This is an assignment question, so I'm not directly looking for an answer or the script. So in one of my questions, I'm asked that I should delete the files containing any of the passed command line arguments. Here is the script snippet for that


#some more stuff here

for args in "$@"; do
    if  [ $#  != 0 ]; then
        grep -l $args * | while read theFile; 
            if [ -f "$theFile" ] ; then
                rm "$theFile"
                echo "$theFile is deleted with $args match"
                echo "$theFile not deleted"
                exit 2
        done #end of while loop
        echo "No match found with $args"
        exit 1
echo "DONE"
exit 0 

Now, I'd like to know how I would write the script so that it would delete the files that have ALL the arguments? I understand that I need to check if each file has the arguments passed with either a for loop, but I'm not sure how I'd be writing it. Any inputs will be appreciated.

I'm using cloud9 to practice, if that info is needed.

1 Answer 1


You're now looping over the keywords (for arg in..), and then, for each keyword, checking which files contain that keyword (grep -l $arg *).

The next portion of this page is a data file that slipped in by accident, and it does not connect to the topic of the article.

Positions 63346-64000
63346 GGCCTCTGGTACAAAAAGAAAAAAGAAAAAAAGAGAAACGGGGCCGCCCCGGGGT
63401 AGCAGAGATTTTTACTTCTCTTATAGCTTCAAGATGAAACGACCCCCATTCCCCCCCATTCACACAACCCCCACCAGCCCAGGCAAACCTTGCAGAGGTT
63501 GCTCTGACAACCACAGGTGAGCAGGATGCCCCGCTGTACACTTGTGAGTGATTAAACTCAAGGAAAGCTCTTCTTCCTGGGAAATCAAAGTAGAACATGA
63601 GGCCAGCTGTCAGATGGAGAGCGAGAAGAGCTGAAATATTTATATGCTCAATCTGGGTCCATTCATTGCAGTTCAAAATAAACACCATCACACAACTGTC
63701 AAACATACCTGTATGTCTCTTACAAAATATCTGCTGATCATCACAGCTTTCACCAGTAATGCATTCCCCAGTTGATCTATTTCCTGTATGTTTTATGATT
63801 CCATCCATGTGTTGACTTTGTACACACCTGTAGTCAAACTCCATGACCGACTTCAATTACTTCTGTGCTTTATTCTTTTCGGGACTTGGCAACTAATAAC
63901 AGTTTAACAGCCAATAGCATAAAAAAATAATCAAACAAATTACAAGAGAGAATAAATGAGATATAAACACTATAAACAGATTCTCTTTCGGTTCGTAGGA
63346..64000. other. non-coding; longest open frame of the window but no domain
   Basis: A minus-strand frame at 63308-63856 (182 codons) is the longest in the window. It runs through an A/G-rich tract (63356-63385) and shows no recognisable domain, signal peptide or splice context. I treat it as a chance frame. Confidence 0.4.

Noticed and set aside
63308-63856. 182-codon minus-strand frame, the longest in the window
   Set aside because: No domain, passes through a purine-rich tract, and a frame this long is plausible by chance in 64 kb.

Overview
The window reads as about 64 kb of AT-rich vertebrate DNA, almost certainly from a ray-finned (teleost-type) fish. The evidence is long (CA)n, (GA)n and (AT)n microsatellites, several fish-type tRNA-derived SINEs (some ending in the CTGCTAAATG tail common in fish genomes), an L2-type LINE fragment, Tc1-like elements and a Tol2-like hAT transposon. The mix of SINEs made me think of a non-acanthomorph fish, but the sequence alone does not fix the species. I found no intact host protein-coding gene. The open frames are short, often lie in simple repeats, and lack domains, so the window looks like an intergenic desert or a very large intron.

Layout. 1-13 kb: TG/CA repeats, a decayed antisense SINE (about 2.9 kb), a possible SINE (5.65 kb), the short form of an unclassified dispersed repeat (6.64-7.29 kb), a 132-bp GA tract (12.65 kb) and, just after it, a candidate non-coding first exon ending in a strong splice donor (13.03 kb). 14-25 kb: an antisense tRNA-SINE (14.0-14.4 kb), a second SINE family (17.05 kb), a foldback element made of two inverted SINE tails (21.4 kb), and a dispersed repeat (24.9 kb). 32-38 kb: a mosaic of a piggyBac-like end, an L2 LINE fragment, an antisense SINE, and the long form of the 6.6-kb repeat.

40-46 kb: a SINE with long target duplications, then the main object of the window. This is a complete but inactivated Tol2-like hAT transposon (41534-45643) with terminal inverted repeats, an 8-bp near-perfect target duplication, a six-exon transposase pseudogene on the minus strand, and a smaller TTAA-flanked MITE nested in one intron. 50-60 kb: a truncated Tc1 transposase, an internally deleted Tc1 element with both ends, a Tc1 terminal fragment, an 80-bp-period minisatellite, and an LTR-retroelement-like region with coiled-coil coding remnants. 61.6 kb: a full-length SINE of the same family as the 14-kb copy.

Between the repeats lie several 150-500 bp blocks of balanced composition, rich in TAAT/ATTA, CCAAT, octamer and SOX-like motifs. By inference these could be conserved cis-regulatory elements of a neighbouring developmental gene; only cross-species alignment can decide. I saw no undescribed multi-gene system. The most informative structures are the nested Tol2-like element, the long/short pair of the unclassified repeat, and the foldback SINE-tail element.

To check for files that have all keywords you could invert that, and loop over all files (for f in *), and then loop over the keywords (for arg in "$@"), checking if the file contains them (grep -qe "$arg" "$f") only removing if all of them match.

That's a bit of a brute force, as you'd execute grep n*m times, for n files and m keywords. The alternative would be to run grep -l for the first keyword, then grep -l for the second keyword, giving grep the list of files returned by the last grep, etc. You'd probably want to save the list of files in an array in every step.

As a side note, this doesn't make any sense:

for args in "$@"; do
    if  [ $#  != 0 ];

You're checking the number arguments inside a loop that runs once for each argument. $# is zero exactly when there are no arguments, but then "$@" doesn't contain anything either, and the loop will not run.


grep -l $args * | while read theFile; 

You should probably quote $args, and you may also want to take a look at BashFAQ 001 for info about using while read ...

In short, you probably want

grep -l "$args" * | while IFS= read -r theFile; do

You must log in to answer this question.

Not the answer you're looking for? Browse other questions tagged .